Monday, September 21, 2015

Musings From the Weekend: Nationalism and Formula One

One race featured massive track limits violation while another had track limits strictly enforced. Meanwhile, a spectator seriously violated track limits in Singapore. One race got the Fox Sports 2 treatment while another got even worse treatment. I took a nap and missed the NASCAR race. Texas wasn't the only place hosting endurance racing. A Brit was crowned champion in Spain. Here is a run down of what got me thinking.

Nationalism and Formula One
When Gene Haas said "there is no [American] who really makes an impression" it was disrespectful to Alexander Rossi, who has won two GP2 races this season and is currently second in the GP2 championship with three rounds to go.

Fast-forward just under two week after Haas' comments and Rossi made his Formula One debut for Manor Grand Prix at Singapore in place of Roberto Merhi and the Auburn, California-native is scheduled to run four of the final six races including the United States Grand Prix on October 25th.

I would have understood Haas if he said he didn't want to put a rookie in his car for the first season of Formula One but he didn't say that. He said no one was making an impression. Meaning he is not against hiring an American but there is no American driver in the world who he thinks is capable to drive for his team in Formula One.

Eat it Gene. Eat it.

Why are there such strong sentiments in reaction to Haas' statement? Because nationalism exists in Formula One. It is the world championship. These teams aren't just representing themselves as a business; they are representing the flags they put beside their names. Why does McLaren Autosport BRDC Award exist? To get the next best British driver in the pipeline toward a Formula One seat. Why did Mercedes buy Brawn GP? One reason is because they wanted a German driver in a Mercedes and at the time and McLaren didn't give it to them. Why did Honda leave Williams after 1987? Mostly because Williams wouldn't replace the Brit Nigel Mansell with Japanese driver Satoru Nakajima. Why did Giancarlo Fisichella leave Force India after finishing second at the Belgian Grand Prix to go to Ferrari? Because an Italian boy can't pass up driving for the Italian team.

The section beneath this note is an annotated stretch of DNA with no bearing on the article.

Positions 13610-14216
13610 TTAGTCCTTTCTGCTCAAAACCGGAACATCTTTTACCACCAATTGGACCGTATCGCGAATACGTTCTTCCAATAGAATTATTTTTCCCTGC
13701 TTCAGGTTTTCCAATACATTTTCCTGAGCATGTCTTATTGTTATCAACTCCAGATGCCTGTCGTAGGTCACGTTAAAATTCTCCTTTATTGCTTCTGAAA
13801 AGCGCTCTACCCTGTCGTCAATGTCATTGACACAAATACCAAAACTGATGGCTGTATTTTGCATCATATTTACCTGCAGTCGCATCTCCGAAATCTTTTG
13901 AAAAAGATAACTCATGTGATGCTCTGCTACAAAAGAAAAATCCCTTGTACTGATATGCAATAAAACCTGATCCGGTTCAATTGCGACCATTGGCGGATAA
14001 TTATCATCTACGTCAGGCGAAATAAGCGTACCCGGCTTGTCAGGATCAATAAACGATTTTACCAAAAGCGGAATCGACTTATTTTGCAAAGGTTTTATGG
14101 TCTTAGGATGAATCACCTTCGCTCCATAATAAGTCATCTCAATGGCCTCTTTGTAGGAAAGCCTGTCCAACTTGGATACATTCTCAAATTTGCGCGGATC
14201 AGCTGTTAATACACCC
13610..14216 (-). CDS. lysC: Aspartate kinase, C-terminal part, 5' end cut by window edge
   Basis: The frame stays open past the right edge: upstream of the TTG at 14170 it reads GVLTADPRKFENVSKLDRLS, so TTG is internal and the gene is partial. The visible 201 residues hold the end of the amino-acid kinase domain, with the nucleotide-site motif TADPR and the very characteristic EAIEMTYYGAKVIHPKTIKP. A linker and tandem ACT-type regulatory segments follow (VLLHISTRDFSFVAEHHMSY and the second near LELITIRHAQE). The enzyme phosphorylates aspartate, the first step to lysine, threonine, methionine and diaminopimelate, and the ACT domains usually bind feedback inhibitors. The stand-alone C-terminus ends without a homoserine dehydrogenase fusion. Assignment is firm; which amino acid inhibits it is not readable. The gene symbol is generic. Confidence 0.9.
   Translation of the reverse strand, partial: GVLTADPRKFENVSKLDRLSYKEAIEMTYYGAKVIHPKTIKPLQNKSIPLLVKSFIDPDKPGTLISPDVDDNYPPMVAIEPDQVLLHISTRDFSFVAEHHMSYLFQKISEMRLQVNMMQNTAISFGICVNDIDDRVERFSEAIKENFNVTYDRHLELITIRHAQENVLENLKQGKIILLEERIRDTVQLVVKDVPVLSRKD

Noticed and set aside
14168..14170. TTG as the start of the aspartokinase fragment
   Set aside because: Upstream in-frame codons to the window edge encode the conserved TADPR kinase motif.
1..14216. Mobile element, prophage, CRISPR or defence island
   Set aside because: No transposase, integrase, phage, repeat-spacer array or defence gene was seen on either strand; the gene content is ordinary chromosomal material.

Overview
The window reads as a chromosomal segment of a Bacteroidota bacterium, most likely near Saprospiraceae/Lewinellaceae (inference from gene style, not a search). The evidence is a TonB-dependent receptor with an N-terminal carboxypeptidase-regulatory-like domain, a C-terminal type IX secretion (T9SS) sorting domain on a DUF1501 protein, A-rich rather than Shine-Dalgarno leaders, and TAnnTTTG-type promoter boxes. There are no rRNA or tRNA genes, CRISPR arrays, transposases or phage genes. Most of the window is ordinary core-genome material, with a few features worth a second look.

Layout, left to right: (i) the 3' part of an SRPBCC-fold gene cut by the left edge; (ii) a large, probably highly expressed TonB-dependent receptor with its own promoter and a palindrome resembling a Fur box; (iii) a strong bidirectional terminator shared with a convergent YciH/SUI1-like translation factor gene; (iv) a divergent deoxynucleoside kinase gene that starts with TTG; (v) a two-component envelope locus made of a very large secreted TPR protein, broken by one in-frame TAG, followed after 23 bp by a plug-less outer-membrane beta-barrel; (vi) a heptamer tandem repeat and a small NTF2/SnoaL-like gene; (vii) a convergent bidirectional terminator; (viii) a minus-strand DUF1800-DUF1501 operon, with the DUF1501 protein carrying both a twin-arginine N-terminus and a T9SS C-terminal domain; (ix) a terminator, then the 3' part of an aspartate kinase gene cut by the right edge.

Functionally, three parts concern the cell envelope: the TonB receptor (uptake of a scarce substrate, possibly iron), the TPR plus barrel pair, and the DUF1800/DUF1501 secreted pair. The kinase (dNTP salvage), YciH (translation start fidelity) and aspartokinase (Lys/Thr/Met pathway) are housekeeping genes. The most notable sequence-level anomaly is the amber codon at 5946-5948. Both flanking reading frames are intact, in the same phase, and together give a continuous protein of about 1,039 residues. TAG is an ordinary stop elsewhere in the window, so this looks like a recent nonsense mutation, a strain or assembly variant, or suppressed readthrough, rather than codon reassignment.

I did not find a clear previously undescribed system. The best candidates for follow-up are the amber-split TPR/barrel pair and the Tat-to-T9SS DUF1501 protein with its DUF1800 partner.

If Gene Haas ever wants an American behind the wheel of one of his cars, he is going to have support young Americans, whether they are in European feeder series or in American feeder series and when I say support, I don't mean sending out congratulatory tweets I mean putting his money where his mouth is and helping some of these drivers make their way. For the last three-plus decades Americans have been walking through the valley of the shadow of death trying to get to Formula One.

It's not like America hasn't produced a driver talented enough to drive in Formula One in the last 30 years. There have been plenty of talented Americans but the support hasn't been there. Josef Newgarden was an up-and-coming driver but money disappears quickly and he came back to the United States and is now making a nice career for himself. The same can be said for Conor Daly.

It's not pertinent that Haas hires an American driver. Other than Fisichella and Luca Badoer, Ferrari hasn't hired an Italian driver since Ivan Capelli in 1992 and Capelli was fired and replaced by Nicola Larini, who would drive four races for the team and finished second on that fateful day at Imola. An Italian hasn't won for Ferrari in over 30 years when Michele Alboreto won the 1985 German Grand Prix. While Ferrari has had a lack of Italians that hasn't stop the tifosi from showing up at Monza each year but we all know that if it was an Italian to get back Ferrari to the top step of the podium at Monza, the scene would be chilling.